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According to a recent study by SME, 82% of finance departments feel overwhelmed by the sheer number of invoices they’re faced with daily, a problem compounded by the various invoice formats. Any invoice management process still requiring manual entry opens the door to accounting errors, increased expenses, and strained vendor relationships.

Even though the costs of processing a single invoice have decreased dramatically over the years due to technological advances, there are still massive savings for companies that have an efficient invoice payment management system. It is estimated that high-performing Accounts Payable departments save their companies as much as $7 per invoice.

The benefits of optimizing your invoicing go far beyond expenses. In efficient systems, the time it takes to review and approve invoices is reduced and the chance of overpayment or duplicate payment is mitigated.

But how can you manage your invoices more efficiently in your business? Let's explore what invoice management is and discover strategies and solutions for optimizing it in your business.

What is invoice management? 

Invoicing is the process of tracking, reporting, and paying vendors who supply the goods and services your business needs to operate. Once an invoice is received, it’s verified, paid, and noted in the company’s records.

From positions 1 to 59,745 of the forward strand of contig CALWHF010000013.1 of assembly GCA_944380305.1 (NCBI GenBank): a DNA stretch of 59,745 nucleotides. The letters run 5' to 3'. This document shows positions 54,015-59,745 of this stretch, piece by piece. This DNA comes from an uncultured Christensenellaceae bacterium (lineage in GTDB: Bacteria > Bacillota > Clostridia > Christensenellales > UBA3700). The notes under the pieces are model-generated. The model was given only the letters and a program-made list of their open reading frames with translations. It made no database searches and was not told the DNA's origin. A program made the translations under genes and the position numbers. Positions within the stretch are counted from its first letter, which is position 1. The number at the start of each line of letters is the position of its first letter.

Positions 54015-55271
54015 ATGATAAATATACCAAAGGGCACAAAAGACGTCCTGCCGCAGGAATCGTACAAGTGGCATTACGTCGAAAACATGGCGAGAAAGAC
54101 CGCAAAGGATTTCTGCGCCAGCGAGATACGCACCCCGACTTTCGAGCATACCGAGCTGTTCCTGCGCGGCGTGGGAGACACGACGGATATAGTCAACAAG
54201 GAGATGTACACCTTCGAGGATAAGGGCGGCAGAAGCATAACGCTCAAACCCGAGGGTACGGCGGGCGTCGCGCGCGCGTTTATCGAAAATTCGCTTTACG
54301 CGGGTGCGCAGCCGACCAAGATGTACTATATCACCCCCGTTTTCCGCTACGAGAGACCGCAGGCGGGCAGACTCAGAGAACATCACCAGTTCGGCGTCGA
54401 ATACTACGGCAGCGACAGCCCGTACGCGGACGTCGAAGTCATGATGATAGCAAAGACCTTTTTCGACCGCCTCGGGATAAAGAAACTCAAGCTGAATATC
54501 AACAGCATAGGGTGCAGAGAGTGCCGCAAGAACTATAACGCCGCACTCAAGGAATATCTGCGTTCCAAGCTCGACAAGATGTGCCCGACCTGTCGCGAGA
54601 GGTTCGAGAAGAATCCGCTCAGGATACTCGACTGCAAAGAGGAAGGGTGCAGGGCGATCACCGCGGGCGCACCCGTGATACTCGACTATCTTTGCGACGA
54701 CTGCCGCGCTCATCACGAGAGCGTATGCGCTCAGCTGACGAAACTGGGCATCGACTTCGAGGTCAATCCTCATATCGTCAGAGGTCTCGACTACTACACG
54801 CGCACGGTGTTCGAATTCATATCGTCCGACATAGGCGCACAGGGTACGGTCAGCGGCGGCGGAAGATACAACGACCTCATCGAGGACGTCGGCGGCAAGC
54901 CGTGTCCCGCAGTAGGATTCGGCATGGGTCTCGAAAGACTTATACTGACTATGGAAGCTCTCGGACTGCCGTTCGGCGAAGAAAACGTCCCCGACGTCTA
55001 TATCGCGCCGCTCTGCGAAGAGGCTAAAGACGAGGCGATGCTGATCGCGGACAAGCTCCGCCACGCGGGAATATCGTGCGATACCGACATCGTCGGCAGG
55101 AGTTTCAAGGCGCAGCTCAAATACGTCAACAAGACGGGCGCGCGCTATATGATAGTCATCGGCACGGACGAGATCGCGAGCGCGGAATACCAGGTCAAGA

That’s a simplistic view of a process that can involve multiple people and cause real tax and compliance challenges if done improperly. Here are the reasons why invoicing management is so important:

  • Vendors are paid from invoices; if payment is delayed you may not receive the supplies you need to operate
  • It helps you track your supplies on hand to avoid waste and increase efficiency
  • It provides more transparency and accuracy in your accounting and reporting
  • Allows management to make better financial decisions
  • Helps to simplify tax documentation

Invoice management can involve multiple people and/or departments in a company, but who really does invoicing in a company? In larger businesses, the Accounts Payable department handles the process. But in a smaller company, an office manager or even the business owner could be involved in any or all of the invoicing steps.

Key steps in the invoice management process

There are four main steps in the invoice management process:

  1. Receipt
  2. Verification
  3. Approval
  4. Payment

The receipt of an invoice may seem like a fairly straightforward step, but it's still a point of the process where disconnects occur. The company receives an invoice from a vendor by email or paper mail. But there’s always the possibility for delays if the invoice doesn’t go to the correct person, and ends up forgotten in an inbox or shuffled around the office. 

After the invoice is received it's typically manually entered into the company’s records. However, there is software that many companies use to extract the pertinent data from the invoice email or document. This is preferable to human data entry because incorrect invoice entry is a main source for accounting issues.